The Financial Crisis and it’s Impact on Sri Lanka
Last week, I was at a workshop on the financial crisis and it’s impact on South Asian economies put together by LYSA – Liberal Youth of South Asia – a network of South Asian youth organizations based on liberal values.
The workshop was mainly handled by Dipankar Sengupta, professor of economics at the Jammu University, an interesting chap with wide interests. From my conversations with him I gathered he’s mildly sympathetic to the Austrian School and the work of Hayek, et al.
Dr. Harsha De Silva, also made a guest appearance for a session on the global recession and South Asia mainly focusing on the plight of Sri Lanka. His presentation was surprisingly fun, something I didn’t expect from him.
The following are some broad points by the two speakers from my notes and by no means complete and comprehensive.
What really happened
The narrative of what exactly happened in the U.S. mortgage market which led to the financial crisis and what caused those problems are very relevant. However, because I’m too lazy to put it down, I will post a couple of links which I think captures the (classical) liberal narrative of what happened in the financial crisis and largely conforms to the narrative given by Prof. Sengupta.
The first is a video on youtube and second is this article by Lawrence White at Cato unbound.
The Impact on the rest of the world
According to Sengupta, the reason for the impact of the financial crisis on the rest of the world, particularly in Asia, is pretty simple. U.S. and Europe is the largest export market for most Asian economies, when the economy in those countries goes into recession, demand for foreign exports fall, when exports fall demand for labor in export industries also fall, resulting in adverse economic conditions in exporting countries.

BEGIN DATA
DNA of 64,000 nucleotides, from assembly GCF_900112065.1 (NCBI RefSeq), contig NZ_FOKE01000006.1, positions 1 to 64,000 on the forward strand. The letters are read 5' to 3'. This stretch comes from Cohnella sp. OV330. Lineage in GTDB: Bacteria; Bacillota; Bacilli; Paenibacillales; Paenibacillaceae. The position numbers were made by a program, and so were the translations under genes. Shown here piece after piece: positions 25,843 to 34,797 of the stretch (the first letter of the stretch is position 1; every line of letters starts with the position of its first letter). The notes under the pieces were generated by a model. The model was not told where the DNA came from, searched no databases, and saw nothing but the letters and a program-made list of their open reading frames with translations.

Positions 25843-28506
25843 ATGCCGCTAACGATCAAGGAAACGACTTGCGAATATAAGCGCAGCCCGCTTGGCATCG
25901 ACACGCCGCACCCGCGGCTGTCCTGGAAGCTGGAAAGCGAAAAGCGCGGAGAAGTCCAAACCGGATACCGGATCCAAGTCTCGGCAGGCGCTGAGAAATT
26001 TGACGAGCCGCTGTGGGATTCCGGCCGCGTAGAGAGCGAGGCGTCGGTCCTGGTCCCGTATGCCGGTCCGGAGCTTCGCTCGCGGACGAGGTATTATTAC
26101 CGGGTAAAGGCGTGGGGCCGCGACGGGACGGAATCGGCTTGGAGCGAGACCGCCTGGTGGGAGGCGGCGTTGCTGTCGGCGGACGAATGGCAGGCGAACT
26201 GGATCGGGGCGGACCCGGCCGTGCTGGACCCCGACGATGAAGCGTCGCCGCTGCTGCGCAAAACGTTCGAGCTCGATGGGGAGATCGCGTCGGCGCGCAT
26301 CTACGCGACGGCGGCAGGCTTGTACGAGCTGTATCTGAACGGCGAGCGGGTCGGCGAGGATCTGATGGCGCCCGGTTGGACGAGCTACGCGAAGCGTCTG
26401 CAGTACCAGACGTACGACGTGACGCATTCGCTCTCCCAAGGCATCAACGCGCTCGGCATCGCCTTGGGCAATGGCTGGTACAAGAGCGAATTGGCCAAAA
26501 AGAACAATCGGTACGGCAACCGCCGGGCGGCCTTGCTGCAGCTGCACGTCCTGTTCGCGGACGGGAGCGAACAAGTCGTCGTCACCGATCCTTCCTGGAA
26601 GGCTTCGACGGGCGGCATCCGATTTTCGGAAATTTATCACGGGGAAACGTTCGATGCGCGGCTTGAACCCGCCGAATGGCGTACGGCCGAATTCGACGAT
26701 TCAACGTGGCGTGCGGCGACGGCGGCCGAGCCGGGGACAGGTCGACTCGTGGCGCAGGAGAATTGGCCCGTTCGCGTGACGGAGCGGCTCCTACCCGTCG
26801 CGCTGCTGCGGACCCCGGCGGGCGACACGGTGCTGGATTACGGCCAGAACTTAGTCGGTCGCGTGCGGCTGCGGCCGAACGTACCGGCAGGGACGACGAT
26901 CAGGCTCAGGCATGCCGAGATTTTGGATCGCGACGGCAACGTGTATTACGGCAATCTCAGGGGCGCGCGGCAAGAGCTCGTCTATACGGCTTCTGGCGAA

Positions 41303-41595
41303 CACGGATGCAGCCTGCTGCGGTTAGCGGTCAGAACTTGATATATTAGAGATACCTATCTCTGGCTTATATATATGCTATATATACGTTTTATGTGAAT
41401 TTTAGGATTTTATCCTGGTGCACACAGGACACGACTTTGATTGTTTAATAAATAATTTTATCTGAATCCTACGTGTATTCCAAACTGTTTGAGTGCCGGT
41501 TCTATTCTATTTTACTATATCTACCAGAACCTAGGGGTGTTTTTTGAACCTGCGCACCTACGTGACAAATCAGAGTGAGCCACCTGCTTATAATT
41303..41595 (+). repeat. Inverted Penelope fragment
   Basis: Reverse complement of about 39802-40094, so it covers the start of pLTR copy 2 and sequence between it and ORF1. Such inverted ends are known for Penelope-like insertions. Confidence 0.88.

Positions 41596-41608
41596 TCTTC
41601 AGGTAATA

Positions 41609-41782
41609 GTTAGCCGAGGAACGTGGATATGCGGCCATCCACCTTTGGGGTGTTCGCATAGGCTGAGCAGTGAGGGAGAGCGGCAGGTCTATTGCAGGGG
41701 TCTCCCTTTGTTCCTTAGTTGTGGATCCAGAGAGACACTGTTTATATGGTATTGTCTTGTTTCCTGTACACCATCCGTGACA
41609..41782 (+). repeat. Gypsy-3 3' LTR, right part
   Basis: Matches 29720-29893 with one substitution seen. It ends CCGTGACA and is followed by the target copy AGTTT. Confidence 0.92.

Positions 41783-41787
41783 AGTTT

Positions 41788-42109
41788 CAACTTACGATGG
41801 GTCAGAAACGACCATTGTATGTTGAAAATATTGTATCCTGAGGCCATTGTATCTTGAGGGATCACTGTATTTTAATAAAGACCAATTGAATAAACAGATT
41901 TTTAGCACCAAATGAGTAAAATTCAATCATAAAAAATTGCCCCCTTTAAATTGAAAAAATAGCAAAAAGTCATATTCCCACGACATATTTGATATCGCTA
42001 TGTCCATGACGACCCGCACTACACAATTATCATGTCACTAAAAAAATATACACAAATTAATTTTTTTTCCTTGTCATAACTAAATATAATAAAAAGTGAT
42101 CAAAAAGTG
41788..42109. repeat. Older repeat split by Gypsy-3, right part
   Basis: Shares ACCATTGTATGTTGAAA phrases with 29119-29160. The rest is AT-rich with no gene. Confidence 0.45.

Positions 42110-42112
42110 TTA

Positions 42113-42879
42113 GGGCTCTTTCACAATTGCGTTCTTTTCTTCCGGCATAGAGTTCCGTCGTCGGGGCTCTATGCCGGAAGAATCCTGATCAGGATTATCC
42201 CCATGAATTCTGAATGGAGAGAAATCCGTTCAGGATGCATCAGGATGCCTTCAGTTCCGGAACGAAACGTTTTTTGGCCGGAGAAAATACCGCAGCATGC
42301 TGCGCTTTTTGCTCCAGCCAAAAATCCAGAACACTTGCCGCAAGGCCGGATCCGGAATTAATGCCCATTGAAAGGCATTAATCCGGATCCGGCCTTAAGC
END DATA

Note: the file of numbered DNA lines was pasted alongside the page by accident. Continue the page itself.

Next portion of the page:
Impact on Sri Lanka
Adding on, Harsha de Silva made the following points.
- Sri Lanka is only now beginning to feel the brunt of the financial crisis, its impact on top of our already mismanaged macroeconomic conditions will hurt us even more.- Sri Lanka for example, refused to depreciate the currency even when other countries in South Asia, such as India, did so. (see LBO’s recent fussbudet Column).
– We have had a problem of high inflation for a very long time
- Financial crisis will impact Sri Lanka in number of distinct ways.Middle-eastern domestic workers who Sri Lanka depends on so much might loose their jobs, resulting in a loss of foreign exchange.There is no liquidity in the market, so borrowing for government for example is going to be tough.
The ‘patriotic bond’ which the Sri Lankan government tried miserably failed, raising only 1% of the expected amount. CPC alone has a debt of about US$ 800 million which needs to be paid.
- The Government however keeps harping on the high GDP growth. GDP however can be misleading when government expenditure is high, particularly for things like the military. It’s an example of Bastiat’s Broken Window Fallacy.
- Sri Lankan companies are already hurting. Last quarterly results of all traded companies showed that profits have declined by 61% in Q1. If one were to take the banks out of the equation there have been a decline of 81% in profits in the rest of the sectors.
- As solutions,Policies like the fiscal stimulus have less impact on Sri Lanka, because there’s already a lot of government spending.“Looking inwards” is also a bad policy, and not practical since Sri Lanka is a small country.
Need to somehow raise private investments or go begging to the IMF. No real silver lining in the dark cloud.
- Focus on the long term and reforms is one way to cushion the adverse effects of recessions. For example high labour costs force exporters to become niche producers and cater to niche markets (e.g. expensive lingerie in the case of SL) which are most vulnerable when it comes to recessions.
Deane is Core Group Member of Beyond Borders and formerly a blogger. The workshop was organized by Liberal Youth Guilds, the Sri Lankan partner for LYSA. BB is now an observer member of LYSA.
Posted on 04/02/2009, in Events-Activities-Announcements, India, Opinions, Pakistan, Sri Lanka and tagged Beyond Borders, Dipankar Sengupta, Financial Crisis, Harsha De Silva, LYSA, Recession, Sri Lanka. Bookmark the permalink. 3 Comments.